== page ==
Article Link: Apple Disables Promo Codes for App Store Applications with Mature (17+) Ratings
 

tbobmccoy

macrumors 6502a
Jul 24, 2007
933
164
Austin, TX
Bad apple

I'm getting pretty tired of Apple's censoring fervor. People getting the promo codes in the first place are extremely (EXTREMELY) unlikely to be under 17 in the first place. This a bad move. :mad:
 

pdjudd

macrumors 601
Jun 19, 2007
4,037
65
Plymouth, MN
Wow. This is totally confusing. I don;t know why Apple would do this. Obviously I think their intention is preventing kids from getting access to adult apps (a noble goal), but what they need to do is find a way to better define what is "mature". That definition can get waay out of hand.

And or course Apple even, without warning provides unlimited access to way worse content than they will ever offer in the store - via Safari. Apple needs to understand that they cannot stop it entirely. I understand that they do not want to endorse this, but there has to be a point where Apple can say "we are only liable to this point. If you go any further, you might access material that may be offensive to you and cannot be controlled or monitored by Apple". They can cover the basics like security problems and the like, but they cannto hold back the internet. They will have to realize that sooner or later.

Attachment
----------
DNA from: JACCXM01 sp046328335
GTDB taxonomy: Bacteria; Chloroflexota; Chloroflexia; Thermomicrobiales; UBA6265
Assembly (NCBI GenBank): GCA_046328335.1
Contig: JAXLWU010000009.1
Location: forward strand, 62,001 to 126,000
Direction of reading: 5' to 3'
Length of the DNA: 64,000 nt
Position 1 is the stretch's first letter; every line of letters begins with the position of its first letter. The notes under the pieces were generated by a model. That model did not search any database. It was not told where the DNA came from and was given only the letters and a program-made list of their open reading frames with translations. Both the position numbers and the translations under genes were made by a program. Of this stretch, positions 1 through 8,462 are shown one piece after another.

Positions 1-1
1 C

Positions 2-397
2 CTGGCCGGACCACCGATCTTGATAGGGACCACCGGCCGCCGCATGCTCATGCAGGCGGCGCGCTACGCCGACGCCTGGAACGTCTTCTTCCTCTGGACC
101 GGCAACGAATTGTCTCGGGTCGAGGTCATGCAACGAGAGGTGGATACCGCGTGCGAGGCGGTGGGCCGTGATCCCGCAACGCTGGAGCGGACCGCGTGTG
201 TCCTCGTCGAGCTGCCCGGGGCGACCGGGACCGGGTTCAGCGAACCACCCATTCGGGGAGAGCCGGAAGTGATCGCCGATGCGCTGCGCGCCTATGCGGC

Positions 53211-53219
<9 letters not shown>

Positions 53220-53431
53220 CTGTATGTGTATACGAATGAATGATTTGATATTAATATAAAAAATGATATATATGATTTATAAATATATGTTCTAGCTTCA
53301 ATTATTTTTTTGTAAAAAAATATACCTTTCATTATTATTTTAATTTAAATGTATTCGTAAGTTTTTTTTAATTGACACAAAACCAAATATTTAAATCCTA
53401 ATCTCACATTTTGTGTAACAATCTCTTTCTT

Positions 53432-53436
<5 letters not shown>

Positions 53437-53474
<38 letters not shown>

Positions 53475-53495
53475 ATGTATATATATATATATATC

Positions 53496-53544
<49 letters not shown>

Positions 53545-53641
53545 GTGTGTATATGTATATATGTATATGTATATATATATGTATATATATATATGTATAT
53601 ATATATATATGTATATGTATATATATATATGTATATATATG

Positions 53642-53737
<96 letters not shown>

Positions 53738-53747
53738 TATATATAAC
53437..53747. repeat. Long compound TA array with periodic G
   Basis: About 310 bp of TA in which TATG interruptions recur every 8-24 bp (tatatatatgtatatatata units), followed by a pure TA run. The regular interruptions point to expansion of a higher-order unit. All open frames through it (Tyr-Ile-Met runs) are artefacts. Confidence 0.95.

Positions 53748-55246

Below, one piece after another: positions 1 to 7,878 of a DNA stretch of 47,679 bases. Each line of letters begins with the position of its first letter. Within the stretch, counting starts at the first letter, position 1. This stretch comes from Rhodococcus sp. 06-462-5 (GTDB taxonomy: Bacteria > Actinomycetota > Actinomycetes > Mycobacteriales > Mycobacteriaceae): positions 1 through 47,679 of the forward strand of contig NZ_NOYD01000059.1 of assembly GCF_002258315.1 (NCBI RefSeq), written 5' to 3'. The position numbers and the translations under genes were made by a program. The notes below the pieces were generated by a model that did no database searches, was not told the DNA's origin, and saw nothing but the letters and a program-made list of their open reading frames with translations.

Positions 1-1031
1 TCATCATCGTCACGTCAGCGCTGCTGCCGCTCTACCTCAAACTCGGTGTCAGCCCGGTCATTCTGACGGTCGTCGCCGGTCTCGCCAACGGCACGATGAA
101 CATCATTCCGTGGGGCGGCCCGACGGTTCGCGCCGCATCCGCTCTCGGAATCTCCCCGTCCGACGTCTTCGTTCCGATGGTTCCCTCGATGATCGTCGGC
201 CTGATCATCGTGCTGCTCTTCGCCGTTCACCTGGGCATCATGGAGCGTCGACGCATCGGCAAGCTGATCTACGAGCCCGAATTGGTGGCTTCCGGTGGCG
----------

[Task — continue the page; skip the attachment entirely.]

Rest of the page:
mattrobs

macrumors member
Jun 10, 2008
75
0
Worth repeating: any app that touches the Internet must be rated 17+.

I would really like to know who is heading the App Store division so I can punch him in the throat. He's clearly gone mad.
 

griz

macrumors 6502a
Dec 18, 2003
581
220
New London, NH
But, according to Apple, apps that feature an embedded web browser or provide access to 3rd party content also automatically require the 17+ rating, regardless of the application's content or intended audience.
This is getting a little too aggressive. Would be comparable to a hardware store that sells doors to require you to be 17+ because after you install the door you might open it and step out in to the scary big world.
 

float1975

macrumors newbie
Jul 2, 2009
7
0
this is just another app review sad joke

so now it seems any web app that works as browser with a url box has to be rated +17 just like any xxx app !
even though one pushes mature content and the other doesnt...

all apple processing in the last months has been terrible and this is just another example